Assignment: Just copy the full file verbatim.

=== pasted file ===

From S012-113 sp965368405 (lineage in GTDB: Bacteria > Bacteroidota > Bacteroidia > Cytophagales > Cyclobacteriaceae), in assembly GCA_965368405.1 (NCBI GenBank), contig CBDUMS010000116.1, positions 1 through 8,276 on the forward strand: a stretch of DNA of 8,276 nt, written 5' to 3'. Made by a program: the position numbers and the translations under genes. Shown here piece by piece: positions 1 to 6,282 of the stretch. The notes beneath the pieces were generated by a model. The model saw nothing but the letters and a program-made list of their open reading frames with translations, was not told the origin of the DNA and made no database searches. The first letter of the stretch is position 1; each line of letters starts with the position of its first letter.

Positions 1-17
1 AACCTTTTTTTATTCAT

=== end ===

From S012-113 sp965368405 (lineage in GTDB: Bacteria > Bacteroidota > Bacteroidia > Cytophagales > Cyclobacteriaceae), in assembly GCA_965368405.1 (NCBI GenBank), contig CBDUMS010000116.1, positions 1 through 8,276 on the forward strand: a stretch of DNA of 8,276 nt, written 5' to 3'. Made by a program: the position numbers and the translations under genes. Shown here piece by piece: positions 1 to 6,282 of the stretch. The notes beneath the pieces were generated by a model. The model saw nothing but the letters and a program-made list of their open reading frames with translations, was not told the origin of the DNA and made no database searches. The first letter of the stretch is position 1; each line of letters starts with the position of its first letter.

Positions 1-17
1 AACCTTTTTTTATTCAT